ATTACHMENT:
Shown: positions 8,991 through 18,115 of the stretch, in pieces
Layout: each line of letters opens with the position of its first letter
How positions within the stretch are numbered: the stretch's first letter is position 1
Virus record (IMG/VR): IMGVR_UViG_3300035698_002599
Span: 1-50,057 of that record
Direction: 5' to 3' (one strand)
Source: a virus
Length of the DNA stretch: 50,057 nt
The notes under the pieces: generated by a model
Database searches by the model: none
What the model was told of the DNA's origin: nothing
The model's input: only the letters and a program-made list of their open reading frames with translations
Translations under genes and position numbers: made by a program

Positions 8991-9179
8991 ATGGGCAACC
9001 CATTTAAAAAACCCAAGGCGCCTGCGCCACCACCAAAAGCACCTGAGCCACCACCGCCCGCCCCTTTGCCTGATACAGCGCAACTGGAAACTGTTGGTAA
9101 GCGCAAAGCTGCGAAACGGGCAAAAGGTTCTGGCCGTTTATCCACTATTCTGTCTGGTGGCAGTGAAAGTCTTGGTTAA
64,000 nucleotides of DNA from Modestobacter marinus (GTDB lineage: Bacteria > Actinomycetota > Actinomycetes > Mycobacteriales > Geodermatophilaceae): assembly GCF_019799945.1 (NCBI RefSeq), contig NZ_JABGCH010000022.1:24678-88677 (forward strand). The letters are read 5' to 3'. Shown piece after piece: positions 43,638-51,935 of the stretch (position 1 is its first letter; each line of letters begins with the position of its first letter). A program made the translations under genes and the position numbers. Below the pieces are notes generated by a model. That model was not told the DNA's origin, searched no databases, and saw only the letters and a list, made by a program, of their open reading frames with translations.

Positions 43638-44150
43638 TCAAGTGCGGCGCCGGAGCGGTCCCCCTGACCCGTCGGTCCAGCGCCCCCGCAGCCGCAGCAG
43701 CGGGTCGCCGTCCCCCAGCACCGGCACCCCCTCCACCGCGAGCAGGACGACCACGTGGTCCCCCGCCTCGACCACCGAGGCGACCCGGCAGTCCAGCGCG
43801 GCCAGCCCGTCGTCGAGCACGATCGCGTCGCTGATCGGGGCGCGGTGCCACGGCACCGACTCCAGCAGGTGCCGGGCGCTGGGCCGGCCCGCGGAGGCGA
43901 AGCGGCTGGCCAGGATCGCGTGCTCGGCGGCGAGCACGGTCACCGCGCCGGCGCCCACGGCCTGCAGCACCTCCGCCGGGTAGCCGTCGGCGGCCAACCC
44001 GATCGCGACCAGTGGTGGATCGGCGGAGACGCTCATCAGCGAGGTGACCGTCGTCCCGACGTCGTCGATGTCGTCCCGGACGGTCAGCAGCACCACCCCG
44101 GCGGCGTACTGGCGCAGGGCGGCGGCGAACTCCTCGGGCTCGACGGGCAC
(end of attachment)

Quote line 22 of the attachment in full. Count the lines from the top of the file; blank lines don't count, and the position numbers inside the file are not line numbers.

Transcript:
43801 GCCAGCCCGTCGTCGAGCACGATCGCGTCGCTGATCGGGGCGCGGTGCCACGGCACCGACTCCAGCAGGTGCCGGGCGCTGGGCCGGCCCGCGGAGGCGA